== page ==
Sunday, 16 September 2012

How do we generate language from a topic? - A practical example

A picture is worth 1000 words
This was the title of a webinar presented by Adrian Tennant as part of the MacMillan series.  What follows is a summary of the session.

Adrian began by telling us that two or three 50-word texts should generate five or six hours of teaching.  This was quite a surprising claim and had us hooked from the off!

We were then shown that we don't even need 50 words.  For example, we should treat a picture as a text.  Remember the saying: 'A picture is worth a thousand words'.

Another place to start would be with a newspaper headline.  For example.

Youth Badly Hit in Jobs Market

The ambiguity of headlines like this make them rich pickings for language analysis:
  • Who or what does the word 'youth' refer to ?
  • What is a jobs market?
  • How was/were the youth hit?
  • Who or what hit the youth?
  • What was the youth hit with?        etc., etc.
This could easily be adapted for low level students:


Young People Can't Get Jobs


Here, you could focus on modals, negatives, the verb 'get', and so on.

A five or six word text can generate 15-20 minutes of teaching and/or discussion, so how much more can be generated from a 50-word text? 
 
With a 50-word text, you can
  • pick up on collocations and do vocabulary matching exercises
  • isolate the grammar - tenses, comparatives, etc.
  • teach a particular part of speech - adjectives, articles, prepositions, etc.
  • highlight referencing words - like this, this kind of, these, they, etc.

An example of a short text


Usually in course books, the higher the level, the longer the text.  Remember:

size
doesn't
matter!!
 
Short, complex texts can be much more useful than longer ones.
 
 
 
 
What else can you ask students to do with a short text?
  • You can ask students to paraphrase or summarise the text. 
  • Use it to increase vocabulary.  For example, you could get students to replace every adjective with a synonym, thus teaching them to avoid repetition in their own writing.
  • You can use the text as the basis for a class discussion.
  • You can ask students to generate questions from the text for their classmates to answer.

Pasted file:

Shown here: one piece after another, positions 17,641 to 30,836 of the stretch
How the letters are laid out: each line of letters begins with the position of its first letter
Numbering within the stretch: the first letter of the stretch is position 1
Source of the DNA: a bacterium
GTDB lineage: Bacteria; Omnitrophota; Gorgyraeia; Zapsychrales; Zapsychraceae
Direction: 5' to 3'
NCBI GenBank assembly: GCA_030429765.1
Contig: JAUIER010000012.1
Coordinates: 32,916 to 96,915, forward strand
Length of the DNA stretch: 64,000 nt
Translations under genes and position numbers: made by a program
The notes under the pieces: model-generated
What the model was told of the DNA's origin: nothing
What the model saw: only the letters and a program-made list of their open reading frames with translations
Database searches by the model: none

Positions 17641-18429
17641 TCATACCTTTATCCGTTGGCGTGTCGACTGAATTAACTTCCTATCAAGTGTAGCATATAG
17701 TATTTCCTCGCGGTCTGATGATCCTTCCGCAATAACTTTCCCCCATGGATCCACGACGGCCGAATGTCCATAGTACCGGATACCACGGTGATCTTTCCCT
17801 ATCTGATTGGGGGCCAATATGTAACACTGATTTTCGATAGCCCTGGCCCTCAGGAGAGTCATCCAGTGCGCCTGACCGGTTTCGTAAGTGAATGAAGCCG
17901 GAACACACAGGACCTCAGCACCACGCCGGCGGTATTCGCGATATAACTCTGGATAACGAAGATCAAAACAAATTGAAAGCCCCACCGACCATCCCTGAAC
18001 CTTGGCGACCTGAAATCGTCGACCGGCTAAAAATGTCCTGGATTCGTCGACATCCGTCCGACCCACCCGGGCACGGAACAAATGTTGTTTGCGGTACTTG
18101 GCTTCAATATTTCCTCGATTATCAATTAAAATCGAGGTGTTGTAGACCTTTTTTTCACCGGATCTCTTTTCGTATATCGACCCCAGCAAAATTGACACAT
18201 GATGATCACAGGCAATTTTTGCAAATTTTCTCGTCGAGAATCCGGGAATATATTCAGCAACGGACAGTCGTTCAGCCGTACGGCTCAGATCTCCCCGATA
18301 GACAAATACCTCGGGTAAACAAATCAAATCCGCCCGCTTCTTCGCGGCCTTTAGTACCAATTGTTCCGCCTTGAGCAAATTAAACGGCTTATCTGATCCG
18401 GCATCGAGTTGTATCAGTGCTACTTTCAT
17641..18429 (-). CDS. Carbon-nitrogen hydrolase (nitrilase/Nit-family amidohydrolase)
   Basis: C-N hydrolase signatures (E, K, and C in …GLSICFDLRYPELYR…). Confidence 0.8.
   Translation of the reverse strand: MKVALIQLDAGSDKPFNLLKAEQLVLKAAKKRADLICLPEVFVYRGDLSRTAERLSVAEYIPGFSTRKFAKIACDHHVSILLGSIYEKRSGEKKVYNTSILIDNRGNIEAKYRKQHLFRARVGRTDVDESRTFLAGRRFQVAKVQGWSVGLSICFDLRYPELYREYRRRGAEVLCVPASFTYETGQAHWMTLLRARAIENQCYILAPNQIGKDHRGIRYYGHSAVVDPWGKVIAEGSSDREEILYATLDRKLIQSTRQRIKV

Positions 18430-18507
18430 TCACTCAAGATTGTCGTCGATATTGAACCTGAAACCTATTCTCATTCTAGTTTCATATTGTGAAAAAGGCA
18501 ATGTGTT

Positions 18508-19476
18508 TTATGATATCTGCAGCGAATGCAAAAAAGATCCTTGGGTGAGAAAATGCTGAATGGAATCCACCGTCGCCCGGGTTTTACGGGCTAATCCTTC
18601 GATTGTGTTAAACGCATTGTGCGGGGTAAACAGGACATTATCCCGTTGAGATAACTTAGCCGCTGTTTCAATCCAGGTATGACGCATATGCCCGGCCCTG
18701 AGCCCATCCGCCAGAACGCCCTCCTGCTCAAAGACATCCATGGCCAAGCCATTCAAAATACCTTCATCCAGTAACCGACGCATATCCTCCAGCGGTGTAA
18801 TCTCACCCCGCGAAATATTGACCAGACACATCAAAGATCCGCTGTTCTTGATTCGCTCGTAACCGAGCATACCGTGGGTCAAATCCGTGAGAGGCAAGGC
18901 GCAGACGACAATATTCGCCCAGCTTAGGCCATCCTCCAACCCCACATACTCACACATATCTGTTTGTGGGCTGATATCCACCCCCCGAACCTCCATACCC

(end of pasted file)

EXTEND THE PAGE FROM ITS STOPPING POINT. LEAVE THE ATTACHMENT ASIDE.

• You can get students to prepare two-minute presentations based on the text.
 
What is the difference between using short texts and using a coursebook?
  • The texts are bite-sized.
  • The language emerges from the topic, NOT the topic from the language.
 
There are thousands of topic-based lessons for all levels freely available on the internet, covering subjects such as: crime, family, weather, politics, travel, work, relationships, environment, culture, education, transport, etc.
 
Remember!
 
There is no such thing as an authentic text in an EFL classroom.  The minute you take a text into class, it loses it's authenticity!  There are only authentic tasks!
 
How do you create a topic-driven lesson?
  1. Choose a topic.
  2. Find (or write) short texts about the topic.  These can be like short newspaper articles.
  3. Start looking for the language - DO NOT try to write a text to illustrate a grammar point or a particular type of vocabulary.  The text should never be contrived - the language should emerge from a naturally-written text.
  4. Design your activities - don't forget to record audio versions of your texts to be able to add listening activities.
  5. Always have the topic at the forefront of your mind.
Extension activities
  • Higher level students can generate their own texts (this is good for error correction, too).
  • Texts written by higher level students can be used in lower-level classes.
  • Give students a similar text to the original as a gap-fill - articles, linkers, etc.
Conclusion
 
The most important thing is getting students to notice language through exploring and analysing a text.  We need to teach students how to learn and give them the curiosity and the tools to take control of their own learning.
 
Further reading
 
'Uncovering Grammar' by Scott Thornbury


No comments:

Post a comment